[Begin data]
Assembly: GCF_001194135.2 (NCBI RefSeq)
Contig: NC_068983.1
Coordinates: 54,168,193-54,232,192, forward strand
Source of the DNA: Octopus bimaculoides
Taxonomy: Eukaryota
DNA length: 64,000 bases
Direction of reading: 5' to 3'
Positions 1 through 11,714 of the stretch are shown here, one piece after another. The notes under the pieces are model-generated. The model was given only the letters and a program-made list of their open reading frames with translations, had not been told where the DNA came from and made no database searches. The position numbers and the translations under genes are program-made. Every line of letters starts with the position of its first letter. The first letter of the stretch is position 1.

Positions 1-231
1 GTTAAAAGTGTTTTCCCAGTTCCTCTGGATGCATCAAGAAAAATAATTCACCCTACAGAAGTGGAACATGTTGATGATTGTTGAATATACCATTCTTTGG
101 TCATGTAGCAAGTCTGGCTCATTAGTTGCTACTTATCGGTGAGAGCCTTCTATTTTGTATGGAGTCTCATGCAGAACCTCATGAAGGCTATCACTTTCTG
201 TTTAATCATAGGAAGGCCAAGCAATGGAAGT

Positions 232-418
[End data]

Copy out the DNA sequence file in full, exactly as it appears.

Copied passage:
Assembly: GCF_001194135.2 (NCBI RefSeq)
Contig: NC_068983.1
Coordinates: 54,168,193-54,232,192, forward strand
Source of the DNA: Octopus bimaculoides
Taxonomy: Eukaryota
DNA length: 64,000 bases
Direction of reading: 5' to 3'
Positions 1 through 11,714 of the stretch are shown here, one piece after another. The notes under the pieces are model-generated. The model was given only the letters and a program-made list of their open reading frames with translations, had not been told where the DNA came from and made no database searches. The position numbers and the translations under genes are program-made. Every line of letters starts with the position of its first letter. The first letter of the stretch is position 1.

Positions 1-231
1 GTTAAAAGTGTTTTCCCAGTTCCTCTGGATGCATCAAGAAAAATAATTCACCCTACAGAAGTGGAACATGTTGATGATTGTTGAATATACCATTCTTTGG
101 TCATGTAGCAAGTCTGGCTCATTAGTTGCTACTTATCGGTGAGAGCCTTCTATTTTGTATGGAGTCTCATGCAGAACCTCATGAAGGCTATCACTTTCTG
201 TTTAATCATAGGAAGGCCAAGCAATGGAAGT

Positions 232-418